Is he anywhere near the level of Mayweather? You'd have to be crazy at this stage to think that. But the comparisons are there, and if he keeps winning, the public will crave a matchup with his idol.
Whether or not the bout will take place might be answered in time, but that won't change the public's desire to see it happen.
Martinez vs. Golovkin is the fight people want to see in the middleweight division.
Is it unfair to Sergio Martinez to declare him to be on the decline? Maybe, but the writing is on the wall. He's 38 years old, narrowly defeated Martin Murray in his last bout and will once again miss the remainder of the year with injuries.
In September against Murray, "Maravilla" looked nothing like the fighter who made Julio Cesar Chavez Jr. seem like a fool for 11-and-a-half rounds. It was a narrow victory that saw him get knocked down, and many felt the scores could have been closer than the official cards.
Unfortunately for Martinez, there's a monster in his yard: Kazakh punching machine Gennady Golovkin.
GGG easily dispatched of rugged, veteran contender Matthew Macklin in June, and he's already been labeled as the next big thing at 160 pounds. A match with Martinez has been discussed for some time now and would be an easy sell to the public.
Would it be the end of an era? Or would Martinez make one last heroic stand? Let's find out.
Rigo needs a foe who will force the action.
Guillermo Rigondeaux put on a boxing clinic when he dispatched of Nonito Donaire earlier this year. It was a stunningly one-sided and decisive victory for the 32-year-old Cuban former amateur standout. But it likely didn't win him a ton of new fans.
Rigo's safety-first style was enough to throw Donaire off his game and win him the fight, but it didn't leave people clamoring to see him again. And that's a shame, because Rigo has the capabilities to be so much more when matched well.
The perfect opponent for him would be former WBO featherweight champion Mikey Garcia. The 25-year-old Mexican fighter would press him in a way that Donaire couldn't, or wouldn't, and will force him to engage. Both guys' underrated knockout power could lead to an explosive conclusion.
There is no bigger, or better, foe for Marquez.
In many ways, Juan Manuel Marquez validated his career with his Dec. 9 knockout victory over Manny Pacquiao. It was the first decisive outcome in the series and proved that Marquez is still elite at age 40.
Marquez will face Timothy Bradley in a matchup of recent Pacquiao conquerors on pay-per-view this October. The WBO welterweight title will be on the line, but the fight could be a tough sell on PPV since neither man has proved to be a marquee attraction on his own.
With a victory, the public demand for a fifth bout with Pacquiao will be overwhelming. Fans of both fighters are passionate and have become involved in the rivalry.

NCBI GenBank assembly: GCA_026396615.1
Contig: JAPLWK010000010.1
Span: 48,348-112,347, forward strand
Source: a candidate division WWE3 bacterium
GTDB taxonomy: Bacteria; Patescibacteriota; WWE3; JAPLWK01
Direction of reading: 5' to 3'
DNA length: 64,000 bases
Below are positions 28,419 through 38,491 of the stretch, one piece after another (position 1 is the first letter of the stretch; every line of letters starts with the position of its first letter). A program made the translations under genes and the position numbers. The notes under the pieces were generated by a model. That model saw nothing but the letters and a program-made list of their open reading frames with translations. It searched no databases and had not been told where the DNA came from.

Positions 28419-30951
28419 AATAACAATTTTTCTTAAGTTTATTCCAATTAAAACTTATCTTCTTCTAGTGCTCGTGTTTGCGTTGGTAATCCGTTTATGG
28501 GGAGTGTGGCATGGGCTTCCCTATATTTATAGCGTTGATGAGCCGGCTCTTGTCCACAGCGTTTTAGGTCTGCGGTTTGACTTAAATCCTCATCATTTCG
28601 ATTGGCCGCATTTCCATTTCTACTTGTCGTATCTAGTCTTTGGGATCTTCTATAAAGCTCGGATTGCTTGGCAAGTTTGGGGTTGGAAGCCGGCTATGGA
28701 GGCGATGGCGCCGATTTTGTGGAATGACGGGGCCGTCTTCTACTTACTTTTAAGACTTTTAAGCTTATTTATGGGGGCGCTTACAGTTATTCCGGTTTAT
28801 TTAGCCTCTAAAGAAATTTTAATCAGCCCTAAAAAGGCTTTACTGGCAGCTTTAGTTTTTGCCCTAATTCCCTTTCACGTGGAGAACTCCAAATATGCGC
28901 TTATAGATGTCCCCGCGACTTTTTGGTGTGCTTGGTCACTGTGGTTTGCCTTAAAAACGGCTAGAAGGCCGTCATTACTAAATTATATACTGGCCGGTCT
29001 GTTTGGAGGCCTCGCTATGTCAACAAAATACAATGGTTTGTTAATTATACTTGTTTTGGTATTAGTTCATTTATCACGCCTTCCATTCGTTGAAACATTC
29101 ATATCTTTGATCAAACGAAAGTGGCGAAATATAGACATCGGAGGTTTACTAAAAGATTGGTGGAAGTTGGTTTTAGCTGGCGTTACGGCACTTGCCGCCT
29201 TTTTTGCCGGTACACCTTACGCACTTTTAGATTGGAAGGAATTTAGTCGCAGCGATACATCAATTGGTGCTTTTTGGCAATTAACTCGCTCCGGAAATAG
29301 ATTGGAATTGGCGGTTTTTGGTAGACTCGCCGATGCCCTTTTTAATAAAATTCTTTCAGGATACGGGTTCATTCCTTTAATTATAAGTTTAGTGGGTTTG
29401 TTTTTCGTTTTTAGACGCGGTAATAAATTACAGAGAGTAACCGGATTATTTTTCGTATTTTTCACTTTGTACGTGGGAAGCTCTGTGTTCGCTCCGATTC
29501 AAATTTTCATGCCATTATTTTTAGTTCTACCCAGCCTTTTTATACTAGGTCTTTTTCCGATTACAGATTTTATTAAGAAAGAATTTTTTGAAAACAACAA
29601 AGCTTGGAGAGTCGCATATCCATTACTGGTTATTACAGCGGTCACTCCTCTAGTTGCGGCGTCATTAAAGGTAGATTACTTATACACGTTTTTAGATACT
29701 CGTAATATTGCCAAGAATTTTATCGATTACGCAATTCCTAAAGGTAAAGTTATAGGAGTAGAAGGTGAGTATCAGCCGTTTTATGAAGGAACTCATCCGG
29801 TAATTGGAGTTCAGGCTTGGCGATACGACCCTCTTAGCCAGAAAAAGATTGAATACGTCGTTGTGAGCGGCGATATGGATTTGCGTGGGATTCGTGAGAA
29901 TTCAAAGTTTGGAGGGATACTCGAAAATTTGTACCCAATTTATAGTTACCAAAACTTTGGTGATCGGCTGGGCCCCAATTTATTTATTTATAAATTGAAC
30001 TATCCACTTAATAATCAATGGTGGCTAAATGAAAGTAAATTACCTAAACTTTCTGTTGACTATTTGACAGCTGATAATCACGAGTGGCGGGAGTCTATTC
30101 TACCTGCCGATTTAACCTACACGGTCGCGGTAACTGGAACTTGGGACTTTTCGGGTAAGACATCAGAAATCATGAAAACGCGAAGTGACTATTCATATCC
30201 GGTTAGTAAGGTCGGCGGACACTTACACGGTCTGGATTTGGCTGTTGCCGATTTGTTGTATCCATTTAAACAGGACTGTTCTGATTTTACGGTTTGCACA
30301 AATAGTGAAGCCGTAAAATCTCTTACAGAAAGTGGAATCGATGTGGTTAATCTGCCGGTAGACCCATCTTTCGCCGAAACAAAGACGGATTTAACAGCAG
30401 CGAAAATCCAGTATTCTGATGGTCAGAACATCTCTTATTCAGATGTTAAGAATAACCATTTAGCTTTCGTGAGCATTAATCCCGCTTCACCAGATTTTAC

For Marquez fans, it's all about proving the knockout wasn't a fluke, and for Pacquiao supporters, it's about evening the score. There's no downside here. Let's get it on!
Bradley needs to avenge...a win?
It's been a rough stretch for Timothy "Desert Storm" Bradley, and it all started going wrong when he received a generous split-decision verdict over Manny Pacquiao last summer. After the bout, he spent nine months outside the ring before defeating Ruslan Provodnikov earlier this year, and he was the subject of harsh criticism for his victory.
Bradley, who was initially unsure of the verdict after the bout, sought out a rematch with Pacquiao but was denied. Instead he had to settle for a consolation prize, and he will face Juan Manuel Marquez in October.
But the fight Bradley needs, and the fans want, is a rematch with Manny Pacquiao. It would help to set the record straight, and it's a winnable fight for Desert Storm. It seems odd to say that he has to avenge a victory, but that's the reality of this situation, and he could pull it off.
Mayweather vs. Pacquiao will always remain the "what-if" fight.
Floyd Mayweather and Manny Pacquiao will always be linked in the annals of boxing history. There was a time when a fight between the two would have blasted away boxing records and made lots of people lots of money.
But for thousands of reasons—with varying degrees of blame depending on whom you believe—the fight never took place and now probably never will. And that's a shame for boxing fans and for the sport.
It's become obvious in the past year that Mayweather's superior speed, defense and counterpunching would have given Pacquiao fits. Today there is very little question about who would win.
But that's all hindsight. It doesn't take into account how devastating and dangerous Pacquiao was three or four years ago when he was lining up and knocking down elite opposition. That's not to say he would have won—personally I don't think he would have—but there remains that question of, what if?